Despite spending most of his time in the gym, this guy obviously took more time out flexing his muscles in front of the mirror than engaging in outdoor pursuits. He had more cosmetic products than the rest of the bus put together, and he ferried the whole lot around in a svelte black wheeled suitcase. I’d clocked him on the first day and done a double take – with the diamond-shaped diamante earring and square-frame sunglasses I could’ve sworn it was George Michael.
It took the guide five attempts to get him to realise he was required to do something, and then as we carefully negotiated our way down short sheer drops and over rocky outcrops, his trendy Diesel trainers afforded him as much grip as a pair of carpet slippers. I actually had to hold him steady to stop him slipping and breaking his neck.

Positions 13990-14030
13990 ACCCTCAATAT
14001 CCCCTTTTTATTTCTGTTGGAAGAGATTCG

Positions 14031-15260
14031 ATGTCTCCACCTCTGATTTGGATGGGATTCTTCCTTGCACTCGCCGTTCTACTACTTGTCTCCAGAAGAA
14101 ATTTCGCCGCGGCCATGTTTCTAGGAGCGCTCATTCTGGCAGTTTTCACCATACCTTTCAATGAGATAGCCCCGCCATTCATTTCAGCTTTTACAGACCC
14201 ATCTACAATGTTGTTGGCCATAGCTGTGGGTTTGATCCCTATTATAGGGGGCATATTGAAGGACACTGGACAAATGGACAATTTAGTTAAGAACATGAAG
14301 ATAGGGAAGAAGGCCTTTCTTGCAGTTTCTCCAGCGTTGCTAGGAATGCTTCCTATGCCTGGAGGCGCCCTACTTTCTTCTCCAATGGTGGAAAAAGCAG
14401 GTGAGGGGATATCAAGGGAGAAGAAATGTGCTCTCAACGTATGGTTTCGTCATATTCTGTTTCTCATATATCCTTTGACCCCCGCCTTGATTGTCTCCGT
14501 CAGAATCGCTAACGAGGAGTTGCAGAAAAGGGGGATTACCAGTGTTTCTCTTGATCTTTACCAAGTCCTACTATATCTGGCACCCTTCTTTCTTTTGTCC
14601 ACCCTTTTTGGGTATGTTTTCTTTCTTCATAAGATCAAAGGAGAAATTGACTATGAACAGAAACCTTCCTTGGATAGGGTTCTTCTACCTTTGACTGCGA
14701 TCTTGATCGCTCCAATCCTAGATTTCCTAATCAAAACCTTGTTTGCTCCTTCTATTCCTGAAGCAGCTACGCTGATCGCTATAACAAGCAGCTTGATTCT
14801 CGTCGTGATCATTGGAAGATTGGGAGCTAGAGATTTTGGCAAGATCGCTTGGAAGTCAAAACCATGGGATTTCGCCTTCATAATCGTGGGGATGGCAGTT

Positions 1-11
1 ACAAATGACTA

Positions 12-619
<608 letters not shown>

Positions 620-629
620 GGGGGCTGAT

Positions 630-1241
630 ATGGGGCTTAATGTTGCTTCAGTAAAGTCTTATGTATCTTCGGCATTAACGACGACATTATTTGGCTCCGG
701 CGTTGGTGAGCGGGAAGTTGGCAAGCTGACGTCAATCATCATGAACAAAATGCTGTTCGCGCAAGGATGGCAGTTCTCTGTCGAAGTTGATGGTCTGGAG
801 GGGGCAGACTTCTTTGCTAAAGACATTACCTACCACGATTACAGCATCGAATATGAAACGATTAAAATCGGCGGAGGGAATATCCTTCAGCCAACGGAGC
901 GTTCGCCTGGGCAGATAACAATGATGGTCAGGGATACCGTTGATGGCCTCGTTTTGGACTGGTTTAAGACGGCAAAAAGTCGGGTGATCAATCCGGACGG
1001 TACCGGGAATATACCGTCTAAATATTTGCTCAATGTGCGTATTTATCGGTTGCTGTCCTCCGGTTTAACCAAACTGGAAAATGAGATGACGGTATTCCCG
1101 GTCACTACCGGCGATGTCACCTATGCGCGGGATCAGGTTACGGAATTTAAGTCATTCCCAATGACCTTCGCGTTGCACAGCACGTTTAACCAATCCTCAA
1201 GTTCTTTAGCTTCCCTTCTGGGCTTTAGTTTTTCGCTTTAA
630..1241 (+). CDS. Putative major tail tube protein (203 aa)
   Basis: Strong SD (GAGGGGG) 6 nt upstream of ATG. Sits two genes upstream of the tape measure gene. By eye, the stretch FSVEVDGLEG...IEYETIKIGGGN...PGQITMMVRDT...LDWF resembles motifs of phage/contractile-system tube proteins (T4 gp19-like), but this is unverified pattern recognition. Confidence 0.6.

Eventually, after a varied and exciting natural assault course of boulders and tree routes, with a few dodgy wooden steps thrown in for good measure, we all reached the bottom in one piece. I didn’t want to think about getting back up again. Hands on hips, the group let out a collective sigh and stood for a moment, drinking in the majesty of the gorge, basking in the sun and the achievement of our long descent.
And then we remembered why we were there. The place was suddenly filled with airborne garments as they were peeled off and we scampered down to the water like extras in some demented Carry On film.